at the box office

Jackass Forever Donkey-Kicked Moonfall, But They Didn’t Need to Compete

Photo-Illustration: Vulture; Photos by Paramount Pictures and Lionsgate

The movies arrived in wide release this weekend, a kind of box-office David versus Hollywood Goliath, in what amounts to the first showdown of 2022. On one side: Jackass Forever, an extravaganza of bro-y stunt stupidity, ritual humiliation, and male-genital torture which cost a mere $10 million to produce. In the other corner: Moonfall, master mass-destruction director Roland Emmerich’s $150 million disaster-thriller, which is plotted around impending lunar collision and features such CGI-intensive armageddon spectacles as “gravity wave” super-tsunamis, skyscrapers cracking like Legos, and the Earth being shellacked by flaming moon rocks.

But the fourth installment of MTV Films’ Jackass franchise turned out to be the giant-killer, with Forever handily surpassing pre-release financial expectation to take in $23.5 million over its debut. The Johnny Knoxville docu-stunt-comedy drubbed Lionsgate Films’ exponentially bigger-budgeted Moonfall, which came crashing to Earth with just $10 million in ticket sales. (Although you could reasonably argue that Jackass also stands as Goliath IP: Every previous franchise entry also topped the box office upon its debut going back to 2002.)

“Johnny, Steve-O, and the crew have been very successful at cultivating an audience and building a brand — having an expectation around that brand and delivering on it,” says Chris Aronson, president of domestic distribution for Jackass’ studio distributor Paramount. He adds that the majority of Forever’s opening-weekend audience skewed older than expected, with 67 percent of those in attendance between the ages of 18 and 35.

While that underdog narrative has resulted in no shortage of punny headlines — “Jackass Forever Kicks February Off With a Bang,” “Jackass Forever Eclipsing Moonfall,” etc. — some industry observers have been left to ponder why. In an era of financial free fall for the theatrical-movie-exhibition industry, decimated by COVID disruptions and streaming ascendancy, why were the two titles forced to face off against one another at all? “There should never be a showdown in this marketplace, not of this magnitude,” says Jeff Bock, senior media analyst for Exhibitor Relations. “We had two weeks prior to this that had zero wide releases from studios. There was plenty of time to move one of these films. This is just a case where Lionsgate and Paramount both stuck on that date. Nobody budged. And both films would have benefitted had one of them moved off of it.”

The obvious spot to have shifted one or the other movie would have been January 28, the date vacated by the Jared Leto–starring Spider-Man Cinematic Universe entry Morbius, which was transferred into an April 1 release corridor by its distributor Sony last month on the heels of a spike in Omicron infection rates. But both Lionsgate and Paramount had their respective reasons for sticking to schedule.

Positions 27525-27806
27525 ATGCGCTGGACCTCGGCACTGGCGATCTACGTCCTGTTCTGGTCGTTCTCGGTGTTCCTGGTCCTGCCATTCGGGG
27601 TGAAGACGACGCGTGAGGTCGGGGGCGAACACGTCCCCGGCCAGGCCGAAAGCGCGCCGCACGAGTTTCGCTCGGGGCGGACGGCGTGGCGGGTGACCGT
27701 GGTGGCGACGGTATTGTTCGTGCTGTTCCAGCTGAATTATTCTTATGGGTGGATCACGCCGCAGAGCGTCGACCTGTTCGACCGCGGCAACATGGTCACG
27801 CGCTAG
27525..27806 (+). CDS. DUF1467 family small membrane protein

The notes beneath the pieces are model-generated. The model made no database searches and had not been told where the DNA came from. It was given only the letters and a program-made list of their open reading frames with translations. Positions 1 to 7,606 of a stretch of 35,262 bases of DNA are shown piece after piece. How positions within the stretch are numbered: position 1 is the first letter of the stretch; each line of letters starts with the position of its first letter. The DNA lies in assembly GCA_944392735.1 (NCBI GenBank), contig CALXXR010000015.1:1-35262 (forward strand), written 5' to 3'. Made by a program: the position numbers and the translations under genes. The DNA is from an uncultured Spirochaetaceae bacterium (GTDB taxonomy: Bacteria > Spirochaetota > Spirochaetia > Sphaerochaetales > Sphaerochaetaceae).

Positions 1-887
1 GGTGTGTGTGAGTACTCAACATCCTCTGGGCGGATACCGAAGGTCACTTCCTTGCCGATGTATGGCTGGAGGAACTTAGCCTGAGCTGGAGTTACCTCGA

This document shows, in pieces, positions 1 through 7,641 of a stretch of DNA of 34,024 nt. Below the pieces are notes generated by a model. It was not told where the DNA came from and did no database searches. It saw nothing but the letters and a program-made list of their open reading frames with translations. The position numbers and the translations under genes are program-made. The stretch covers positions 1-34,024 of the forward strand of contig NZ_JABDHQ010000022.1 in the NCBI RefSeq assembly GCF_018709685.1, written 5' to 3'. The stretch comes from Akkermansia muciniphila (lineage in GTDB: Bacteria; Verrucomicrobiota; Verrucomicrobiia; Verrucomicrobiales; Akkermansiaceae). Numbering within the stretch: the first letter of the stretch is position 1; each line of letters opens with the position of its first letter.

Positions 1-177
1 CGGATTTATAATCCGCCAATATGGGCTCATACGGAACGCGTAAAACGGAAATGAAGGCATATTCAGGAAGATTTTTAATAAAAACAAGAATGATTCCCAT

Paramount, for its part, had carved out a Martin Luther King Jr. holiday-weekend rollout for its Scream reboot — the self-aware slasher film wound up tallying a robust $34 million over its opening four days — and wanted to put some room between that film and Jackass Forever so as to not cannibalize ticket sales. Lionsgate, meanwhile, had booked Moonfall into IMAX theaters long before Jackass moved onto the same drop date (due to COVID chaos, the Knoxville film had hopscotched from March 2021 to July 2021 to September 2021 to October 2021 before finally landing on February 4). The studio knew that impending February titles Death on the Nile and Uncharted were also destined for IMAX and their respective distributors were unlikely to accommodate any release-date switcheroos. Moreover, Lionsgate could not help but realize that NFL conference championship games on January 30 would siphon away male audience share if it repositioned Moonfall in the Morbius date. (Likewise, the Super Bowl on February 13.) So the studio’s best worst option could only be a Jackass face-off. (Lionsgate declined to comment for this article.)

Further contributing to Moonfall’s disastrous North American box-office showing: The film’s Canadian co-distributor, Mongrel Media, canceled its Great White North release earlier this month due to recent theater closures in that country and continuing coronavirus-related vagaries that limit auditorium capacity to 50 percent. But the film’s budget was cobbled together from a patchwork of independent backers, and its main financier was the Chinese entertainment conglomerate Huayi Brothers. And according to studio insiders, the film will ultimately be profitable for Lionsgate.

As Bock sees it, however, studios have no choice but to cooperate — out of mutual self-interest if not mutual admiration. By coordinating movie release dates and minimizing competition, the Hollywood version of lions lying down with lambs, they can help keep the exhibition industry afloat in its direst time of need. “It’s just a failure by the entire system to release both of these pretty big movies on the same weekend,” the analyst says. “Theatrical [moviegoing] is really dying on the vine right now and they need new content every week. I know the studios are all used to playing separately. But they really need to work together if theatrical is going to stay alive over the next decade. They need to start playing the game together.”

Jackass Forever Donkey-Kicked Moonfall